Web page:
Balaclava is named after a battle in the Crimean War in 1854, when British, French and Turkish forces engaged with the Russians protecting the port of Sevastapol on the Black Sea. I am not sure why a town in 1859 in a British colony was named for a battle that was not a British success--it was the venue of the infamous Charge of the Light Brigade. Also, oddly, the battle has sartorial significance: Lord Raglan was in charge of the operation and, yes, the raglan sleeve is named for him as his tailor came up with the idea since Raglan had lost an arm in military action. The commander of the Light Brigade was Lord Cardigan, and British officers supposedly wore knitted waistcoats during the war and the name was applied to them. The balaclava helmet was a knitted garment sent by British ladies to the troops to help them deal with the cold, for which the British Army had incompetently outfitted them, but the name was not applied to the headgear (favoured by Canadian bank robbers) until decades after the Crimean War.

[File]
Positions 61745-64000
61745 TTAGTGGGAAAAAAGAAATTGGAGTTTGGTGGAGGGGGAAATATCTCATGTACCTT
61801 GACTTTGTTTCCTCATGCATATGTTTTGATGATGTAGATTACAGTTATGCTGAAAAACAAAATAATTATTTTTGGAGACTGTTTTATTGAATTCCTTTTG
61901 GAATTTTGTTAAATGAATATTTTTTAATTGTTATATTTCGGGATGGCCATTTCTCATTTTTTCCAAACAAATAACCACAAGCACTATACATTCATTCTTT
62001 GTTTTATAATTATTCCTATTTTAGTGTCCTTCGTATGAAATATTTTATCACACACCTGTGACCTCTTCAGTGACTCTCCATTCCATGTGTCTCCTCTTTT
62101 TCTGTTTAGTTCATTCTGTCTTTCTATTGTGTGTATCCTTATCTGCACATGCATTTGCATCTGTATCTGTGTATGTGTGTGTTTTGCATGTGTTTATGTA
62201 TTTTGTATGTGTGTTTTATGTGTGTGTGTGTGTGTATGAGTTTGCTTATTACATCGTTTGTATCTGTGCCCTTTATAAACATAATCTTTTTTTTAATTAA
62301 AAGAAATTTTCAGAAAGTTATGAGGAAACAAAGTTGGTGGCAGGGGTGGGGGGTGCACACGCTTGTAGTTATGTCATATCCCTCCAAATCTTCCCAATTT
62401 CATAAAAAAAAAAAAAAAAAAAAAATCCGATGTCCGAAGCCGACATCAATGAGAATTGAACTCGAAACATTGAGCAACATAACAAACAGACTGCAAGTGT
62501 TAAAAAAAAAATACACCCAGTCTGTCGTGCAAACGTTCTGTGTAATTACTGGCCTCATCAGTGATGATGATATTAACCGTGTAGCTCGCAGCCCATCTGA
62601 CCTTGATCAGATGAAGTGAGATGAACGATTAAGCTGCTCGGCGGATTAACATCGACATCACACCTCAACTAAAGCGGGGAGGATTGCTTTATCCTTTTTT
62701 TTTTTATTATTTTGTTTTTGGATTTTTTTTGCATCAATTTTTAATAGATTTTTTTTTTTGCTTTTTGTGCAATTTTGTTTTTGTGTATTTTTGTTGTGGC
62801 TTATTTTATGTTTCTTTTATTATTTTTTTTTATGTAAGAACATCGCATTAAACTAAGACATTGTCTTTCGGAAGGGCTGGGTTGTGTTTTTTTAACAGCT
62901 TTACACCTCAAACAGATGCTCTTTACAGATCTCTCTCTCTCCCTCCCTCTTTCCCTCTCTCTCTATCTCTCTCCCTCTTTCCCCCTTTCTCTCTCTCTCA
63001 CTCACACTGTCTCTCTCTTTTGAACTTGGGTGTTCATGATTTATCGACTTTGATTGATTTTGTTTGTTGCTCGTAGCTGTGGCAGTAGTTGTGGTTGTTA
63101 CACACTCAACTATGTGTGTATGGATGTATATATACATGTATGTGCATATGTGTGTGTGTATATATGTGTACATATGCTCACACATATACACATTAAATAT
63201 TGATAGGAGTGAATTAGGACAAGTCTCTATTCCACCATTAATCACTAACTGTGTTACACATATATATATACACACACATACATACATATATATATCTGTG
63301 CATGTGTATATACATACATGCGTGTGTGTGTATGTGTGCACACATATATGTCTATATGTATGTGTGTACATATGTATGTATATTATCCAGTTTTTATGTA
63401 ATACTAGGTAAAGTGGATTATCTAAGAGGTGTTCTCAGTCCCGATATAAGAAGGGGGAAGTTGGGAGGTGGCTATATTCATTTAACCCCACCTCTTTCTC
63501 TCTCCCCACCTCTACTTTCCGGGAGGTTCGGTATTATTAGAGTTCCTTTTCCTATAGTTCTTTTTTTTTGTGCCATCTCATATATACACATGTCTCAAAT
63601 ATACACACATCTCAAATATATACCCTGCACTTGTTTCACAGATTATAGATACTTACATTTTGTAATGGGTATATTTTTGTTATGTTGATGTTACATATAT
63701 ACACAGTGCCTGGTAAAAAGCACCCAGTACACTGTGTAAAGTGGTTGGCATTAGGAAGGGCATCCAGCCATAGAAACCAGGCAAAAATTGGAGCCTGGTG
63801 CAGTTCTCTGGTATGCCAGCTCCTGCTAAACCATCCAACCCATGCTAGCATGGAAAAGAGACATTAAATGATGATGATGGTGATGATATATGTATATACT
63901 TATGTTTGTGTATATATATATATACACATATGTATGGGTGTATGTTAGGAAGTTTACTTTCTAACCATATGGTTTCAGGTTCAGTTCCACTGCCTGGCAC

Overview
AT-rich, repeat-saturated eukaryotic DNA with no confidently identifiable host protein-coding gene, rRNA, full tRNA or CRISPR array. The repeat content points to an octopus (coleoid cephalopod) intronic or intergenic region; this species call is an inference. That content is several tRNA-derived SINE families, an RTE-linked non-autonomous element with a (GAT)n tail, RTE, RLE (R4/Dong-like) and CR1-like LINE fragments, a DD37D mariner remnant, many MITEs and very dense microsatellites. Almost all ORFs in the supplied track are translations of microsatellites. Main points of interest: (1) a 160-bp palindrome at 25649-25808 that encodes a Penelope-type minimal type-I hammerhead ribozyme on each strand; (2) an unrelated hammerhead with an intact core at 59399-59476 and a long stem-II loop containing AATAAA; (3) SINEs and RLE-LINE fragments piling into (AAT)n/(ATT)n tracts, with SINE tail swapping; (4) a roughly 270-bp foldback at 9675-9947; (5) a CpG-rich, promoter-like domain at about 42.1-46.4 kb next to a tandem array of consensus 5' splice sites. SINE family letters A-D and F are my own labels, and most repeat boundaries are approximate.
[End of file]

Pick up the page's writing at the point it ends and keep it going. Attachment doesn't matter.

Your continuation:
In 1927 the timber dam was replaced with a concrete one, and this dam, which was not longer able to control flooding, was replaced by a new structure in 2013. Balaclava is technically not a ghost town as a few people still live there. The sawmill still stands, as does the general store. When we were visiting, a section of the general store building was being torn down. Otherwise not a whole lot to see--well, except for a lot of Corvettes that day!
After meeting the Valley Vette people and admiring everyone's cars, we got up a convoy and headed to Foresters Falls and the Wilderness Tours Adventure Resort on the Ottawa River. The resort offers rafting trips, kayaking and even bungee jumping but we passed these up in favour of lunch in the big restaurant.